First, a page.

September 29, 2012 – In his latest column published in the Ottawa Citizen, Calgary Herald and Vancouver Sun, MLI’s Brian Lee Crowley cautions Canadian CEOs to not only have eyes for China. An excerpt below:
It is time for them, and us, to do what the CEOs professed to admire so much about the Chinese: to think about our interests in terms of centuries, not quarters. If we do, we will follow the sage advice of another speaker: not to act as supplicants grateful for crumbs, but to maintain the leverage that our coveted natural resources and other advantages give us.
By Brian Lee Crowley, Ottawa Citizen, September 29, 2012
East is east and west is west, wrote Rudyard Kipling, and never the twain shall meet.
Clearly dear old Rudyard was never exposed to the Canadian business class hot on the scent of Chinese profits.
The twain appeared to meet with a vengeance at an Ottawa conference put on several days ago by the Canadian Council of Chief Executives on Canada in the Asian century. Clearly Canada’s CEOs never met a Chinese business opportunity they did not want to embrace. And yet these titans of our business world weren’t listening to what was being said at their own conference.
Speaker after speaker sounded important qualifications and dangers about the opportunities offered by Asia.
One of the most important was the observation that Asia was not a single thing, country, opportunity, or danger. India and Indonesia, Vietnam and even Japan were only some of the Asian economies and societies repeatedly singled out, for instance, for the opportunities they offered.
The CEOs in the room only had eyes for China.
Speakers told them the U.S. business class, five years ago equally bedazzled by China, is increasingly disillusioned. “Nobody makes money in China” is now their mantra, and while you are struggling to establish yourself in their market, your Chinese partners are often helping themselves to your intellectual property and showing you the door when they’re done.
Our business leaders clearly thought that nothing like that would happen to us nice Canadians. One of them assured the audience that if only we came to know the Chinese as he has, we too would learn to trust them.
Are we talking about the same Chinese with thousands of missiles pointed at Taiwan, who turn out large, militantly chauvinistic mobs at the drop of a hat to denounce neighbours whose behaviour the regime disapproves of, and who have been repeatedly exposed as engaged in military and industrial espionage on a large scale, including in Canada?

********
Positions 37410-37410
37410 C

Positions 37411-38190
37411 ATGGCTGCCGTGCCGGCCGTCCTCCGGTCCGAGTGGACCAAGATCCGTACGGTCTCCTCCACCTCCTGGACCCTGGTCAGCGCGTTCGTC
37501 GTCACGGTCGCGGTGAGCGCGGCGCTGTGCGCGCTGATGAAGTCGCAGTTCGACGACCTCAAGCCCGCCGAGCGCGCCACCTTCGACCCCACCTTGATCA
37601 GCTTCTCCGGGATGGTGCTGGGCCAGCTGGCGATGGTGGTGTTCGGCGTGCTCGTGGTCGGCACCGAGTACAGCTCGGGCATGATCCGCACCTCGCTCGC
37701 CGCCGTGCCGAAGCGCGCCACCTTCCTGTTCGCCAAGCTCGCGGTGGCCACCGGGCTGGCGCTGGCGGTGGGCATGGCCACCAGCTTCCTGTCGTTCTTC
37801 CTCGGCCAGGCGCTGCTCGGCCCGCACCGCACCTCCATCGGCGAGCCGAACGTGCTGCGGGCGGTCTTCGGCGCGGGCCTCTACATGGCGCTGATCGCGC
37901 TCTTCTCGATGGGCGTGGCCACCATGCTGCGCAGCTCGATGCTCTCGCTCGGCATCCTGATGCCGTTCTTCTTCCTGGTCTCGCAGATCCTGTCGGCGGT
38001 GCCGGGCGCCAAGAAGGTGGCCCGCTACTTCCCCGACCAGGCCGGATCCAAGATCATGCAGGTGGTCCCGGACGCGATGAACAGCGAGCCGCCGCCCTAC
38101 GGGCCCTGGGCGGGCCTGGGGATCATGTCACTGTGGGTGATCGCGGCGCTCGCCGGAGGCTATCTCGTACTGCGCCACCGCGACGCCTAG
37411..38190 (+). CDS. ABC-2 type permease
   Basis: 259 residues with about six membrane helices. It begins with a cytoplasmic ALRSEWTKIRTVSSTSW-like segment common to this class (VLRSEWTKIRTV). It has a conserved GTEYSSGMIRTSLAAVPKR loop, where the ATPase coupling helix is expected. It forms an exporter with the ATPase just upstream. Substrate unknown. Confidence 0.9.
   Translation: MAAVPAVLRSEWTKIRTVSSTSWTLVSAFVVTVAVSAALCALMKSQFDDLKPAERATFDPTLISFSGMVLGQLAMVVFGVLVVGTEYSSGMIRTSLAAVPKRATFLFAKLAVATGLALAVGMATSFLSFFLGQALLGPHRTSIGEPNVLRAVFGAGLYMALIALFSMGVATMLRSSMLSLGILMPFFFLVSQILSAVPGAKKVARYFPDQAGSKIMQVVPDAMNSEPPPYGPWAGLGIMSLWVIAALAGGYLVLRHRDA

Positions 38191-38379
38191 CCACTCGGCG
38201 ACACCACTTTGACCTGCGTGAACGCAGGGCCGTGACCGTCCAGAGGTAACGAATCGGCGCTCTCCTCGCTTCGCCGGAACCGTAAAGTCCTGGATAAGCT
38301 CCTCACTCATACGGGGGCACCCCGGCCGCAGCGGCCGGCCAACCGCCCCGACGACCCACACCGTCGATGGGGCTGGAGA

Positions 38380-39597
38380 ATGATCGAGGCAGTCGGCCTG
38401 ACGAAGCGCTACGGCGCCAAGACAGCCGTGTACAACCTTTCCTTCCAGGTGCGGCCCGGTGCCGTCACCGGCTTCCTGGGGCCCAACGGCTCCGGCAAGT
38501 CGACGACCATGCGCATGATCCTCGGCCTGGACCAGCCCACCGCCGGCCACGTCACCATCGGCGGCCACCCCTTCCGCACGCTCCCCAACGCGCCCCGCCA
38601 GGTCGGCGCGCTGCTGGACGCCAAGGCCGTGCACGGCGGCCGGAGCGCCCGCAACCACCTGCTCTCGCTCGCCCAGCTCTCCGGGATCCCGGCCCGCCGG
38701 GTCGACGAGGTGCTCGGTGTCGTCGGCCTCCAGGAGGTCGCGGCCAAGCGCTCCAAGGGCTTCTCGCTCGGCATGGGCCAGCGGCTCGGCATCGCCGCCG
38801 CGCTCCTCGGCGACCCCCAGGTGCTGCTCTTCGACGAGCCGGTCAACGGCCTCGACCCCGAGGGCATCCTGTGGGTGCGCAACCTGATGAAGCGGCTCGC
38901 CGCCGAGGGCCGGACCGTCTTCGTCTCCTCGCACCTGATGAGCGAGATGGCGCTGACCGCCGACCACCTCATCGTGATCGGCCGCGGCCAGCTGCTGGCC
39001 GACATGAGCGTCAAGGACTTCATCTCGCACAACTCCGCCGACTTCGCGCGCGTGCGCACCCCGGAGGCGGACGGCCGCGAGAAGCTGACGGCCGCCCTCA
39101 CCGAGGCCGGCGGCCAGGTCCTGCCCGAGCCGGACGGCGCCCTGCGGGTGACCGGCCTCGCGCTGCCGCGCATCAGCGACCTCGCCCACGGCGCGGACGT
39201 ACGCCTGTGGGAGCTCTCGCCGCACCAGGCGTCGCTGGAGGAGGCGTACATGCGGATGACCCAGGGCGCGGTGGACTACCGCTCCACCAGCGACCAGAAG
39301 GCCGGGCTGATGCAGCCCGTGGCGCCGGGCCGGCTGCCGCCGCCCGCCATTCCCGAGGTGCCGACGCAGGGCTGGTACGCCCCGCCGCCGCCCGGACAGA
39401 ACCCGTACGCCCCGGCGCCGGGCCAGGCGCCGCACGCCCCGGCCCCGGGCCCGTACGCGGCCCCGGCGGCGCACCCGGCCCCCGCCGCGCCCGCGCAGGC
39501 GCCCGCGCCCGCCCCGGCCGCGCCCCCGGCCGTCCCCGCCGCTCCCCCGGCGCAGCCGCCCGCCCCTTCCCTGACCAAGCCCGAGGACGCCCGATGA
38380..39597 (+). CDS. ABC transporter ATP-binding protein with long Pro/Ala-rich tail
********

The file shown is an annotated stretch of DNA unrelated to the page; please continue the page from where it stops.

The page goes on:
Is this the same China whose ambassador to Canada threatened us recently that if we didn’t approve of a Chinese state-owned company’s bid for Nexen, a Canadian energy company, that we “wouldn’t be able to do business together”? The same China that ruthlessly and insouciantly throws peasants off land they have been farming for generations with little or no compensation because their presence has become inconvenient for Communist Party apparatchiks?
The same China whose belligerent behaviour in Asia has driven most small and medium-sized Asian countries to beg the United States to increase its military and other commitments in the region to counter-balance this overweening behemoth? The China that executes more people every year than any other country in the world?
I feel more warm and fuzzy already.
Speaking of the United States, our business leaders were also reminded that China and the United States, while clearly sharing many interests, are also locked in a power struggle. This is not the first time, after all, that a dominant world power has faced a resurgent nation bitter at its treatment by a world adjudged hostile and exploitative. China has lots to complain about regarding its treatment by western powers and their allies over the last two centuries. But one of the reasons that such rises frequently end in tears is that the rising power is wont to cast aside the “corrupt” system that “kept us down.”
That system would include, say, the regime of collective security that for decades has guaranteed the peace and freedom of western nations and their allies against external threats; America’s role as the guarantor of freedom of the seas; the rule of law and much more. China thinks these institutions are hostile to its interests. Canada and the U.S., in common with the vast bulk of responsible nations, see them as bulwarks of international order and prosperity. Out of this will arise unavoidable and repeated conflicts. Best to think now about how to limit the damage. Hint: not by heedlessly throwing in our lot with the Chinese.
The CEOs spent most of their time whistling past the graveyard. To the warning of one of the conference’s distinguished speakers that Canada needs at all costs to avoid being caught between the U.S. and China, between our largest market and the fastest growing, most appeared to feel the correct response was to hope they had misheard.
They hadn’t. It is time for them, and us, to do what the CEOs professed to admire so much about the Chinese: to think about our interests in terms of centuries, not quarters. If we do, we will follow the sage advice of another speaker: not to act as supplicants grateful for crumbs, but to maintain the leverage that our coveted natural resources and other advantages give us.
China respects strength and resolve. So should we.
Brian Lee Crowley is managing director of the Macdonald-Laurier Institute, an independent non-partisan public policy think tank in Ottawa: macdonaldlaurier.ca. @MLInstitute